Proxy voting will increase the leverage impact of ESG on retirement provision
Increased attention to proxy voting could create a backdoor for ESG investments for retirement plan participants.
With only 3% of 401 (k) plans currently offering investments that are classified as environmental, social, and governmental, most retail investors cannot establish themselves in the popular sustainable investing space.
However, as investor advocates and regulators increase pressure for simpler and more transparent proxy voting procedures, it is possible that retail investors can have a significant impact on the way fund companies currently vote on shareholder proposals.
While the basic mechanisms of annual proxy voting are still far from the user-friendly transparency that most retirement plan participants would bring, a Morningstar report on Tuesday described proxy voting as the “sleeping giant” of ESG investments.
“We suggest that proxy voting needs to be made more visible so that it becomes a decision point for investors,” said Jackie Cook, director of stewardship research at Morningstar.
Mutual fund investors, as indirect investors, do not directly own shares in a listed company within a fund and are not allowed to vote for proposals from shareholders. However, you can keep track of how their mutual funds and mutual fund companies are voting.
Since investment funds act as proxies on behalf of fund investors, they are obliged to represent the interests of their investors when voting at general meetings. In the case of passive investment strategies, proxy voting becomes even more important, since a sale is less of an option.
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“The best place to start is to look at the asset manager, as research shows the house view prevails and this gives an idea of how they are voting for the underlying funds,” Cook said.
For example, the Fidelity Investments funds recommended by Geode Capital Management supported nearly 90% of key ESG resolutions, while Fidelity’s FMR-managed funds supported around 50% of the resolutions, according to the report.
An even stronger contrast can be drawn between the low support of the Vanguard Group’s index funds for key ESG resolutions – tracking the Vanguard house view at 24% support – and the Wellington-managed Vanguard funds, which supported nearly 80% of the ESG resolutions Voted.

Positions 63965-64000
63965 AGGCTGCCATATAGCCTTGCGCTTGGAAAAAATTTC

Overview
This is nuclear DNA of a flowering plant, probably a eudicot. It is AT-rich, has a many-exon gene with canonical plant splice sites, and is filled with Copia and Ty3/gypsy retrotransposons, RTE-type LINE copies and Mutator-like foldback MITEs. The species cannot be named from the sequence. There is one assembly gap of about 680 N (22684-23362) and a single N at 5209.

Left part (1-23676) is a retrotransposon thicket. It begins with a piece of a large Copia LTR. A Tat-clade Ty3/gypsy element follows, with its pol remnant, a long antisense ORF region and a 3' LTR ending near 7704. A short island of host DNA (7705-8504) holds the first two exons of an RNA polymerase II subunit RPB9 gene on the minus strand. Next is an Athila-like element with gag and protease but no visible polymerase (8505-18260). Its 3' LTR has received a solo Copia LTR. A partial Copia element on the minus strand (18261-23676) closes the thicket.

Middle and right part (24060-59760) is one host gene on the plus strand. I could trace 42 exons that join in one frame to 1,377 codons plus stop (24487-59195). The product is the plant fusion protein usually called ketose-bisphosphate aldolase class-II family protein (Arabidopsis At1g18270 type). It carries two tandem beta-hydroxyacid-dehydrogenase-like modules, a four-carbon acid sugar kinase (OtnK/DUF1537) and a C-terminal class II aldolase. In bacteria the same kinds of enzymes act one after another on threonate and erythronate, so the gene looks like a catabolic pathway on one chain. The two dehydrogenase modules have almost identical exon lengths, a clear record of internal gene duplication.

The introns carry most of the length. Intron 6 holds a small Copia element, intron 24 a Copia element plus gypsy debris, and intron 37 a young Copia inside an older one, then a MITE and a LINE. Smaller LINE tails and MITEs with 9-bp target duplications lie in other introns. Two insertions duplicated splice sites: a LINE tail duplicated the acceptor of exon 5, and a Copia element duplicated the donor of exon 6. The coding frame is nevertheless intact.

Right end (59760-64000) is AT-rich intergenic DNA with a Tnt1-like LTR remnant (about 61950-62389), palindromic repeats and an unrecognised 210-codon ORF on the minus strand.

To call proxy voting nuanced would be an understatement, and most retirement plan participants do not have the resources or funds to specifically track proxy voting for the wealth managers and funds listed in their company-sponsored retirement menus.
As part of the Morningstar study, investors were interviewed to rate their convenience and understanding of proxy voting. According to Samantha Lamas, a behavioral scientist at Morningstar, about half understood the process.
“It was one of our main concerns because proxy has always been a vague and hazy topic for investors,” she said. “We hope to bring proxy to light, but these days investors can take a look at how the funds they now own are voting.”
Part of the challenge is tracking down the proxy votes reported in August that could have been voted up to 14 months earlier, and then the challenge is breaking down the data.
“A person with a normal browser can’t even open the documents because some are over 100 megabytes in size and that is not usable for most investors,” Cook said. “That’s the kind of thing the SEC wants to address, along with more regular filing and more standardized reporting to make it easier to make sense of what you read.”
Morningstar’s research into S&P 500 Index Funds proxy voting in ESG resolutions found that some funds supported all resolutions passed and others less than 10%.
Even dedicated ESG funds identified as sustainable funds did not support sustainability measures at shareholder meetings as routinely as might be expected. Morningstar research found that in 2020, some were in favor of all major ESG resolutions, while others were less than 20% in favor.
This type of information could allow retail investors to have more control over how their dollars are matched with certain ESG-related causes if it is more readily available and accessible to plan participants.
Peter Reali, Head of Engagement, Responsible Investing at Nuveen, is a big fan of more transparency in proxy voting and believes that fund companies should even be asked to give the reasons why they voted in a certain way.
“If you look at the full history of wealth managers, you can reveal the reasons for your voting results, and some companies even talk about them before they vote,” he said. “There is clearly a drive to be more transparent about proxy voting, and certainly the tide is changing and we are seeing interest from the SEC.”
Mike Willis, Founder and Senior Portfolio Manager at Index Funds, isn’t waiting for regulators to call for more transparency or find new ways to attract investors.
Investors in the S & P 500 Equal Weight (INDEX) index fund can vote on the resolutions of the underlying shareholders via the fund company’s website, which Willis then takes into account when voting on behalf of the fund shareholders.
“How can a fund advisor vote on behalf of shareholders if he doesn’t even ask for their opinion?” Said Willis. “Our first rollout is to bring a viable proxy voting product to market. However, we have a long-term vision to decentralize the proxy voting process back to the individual investor.”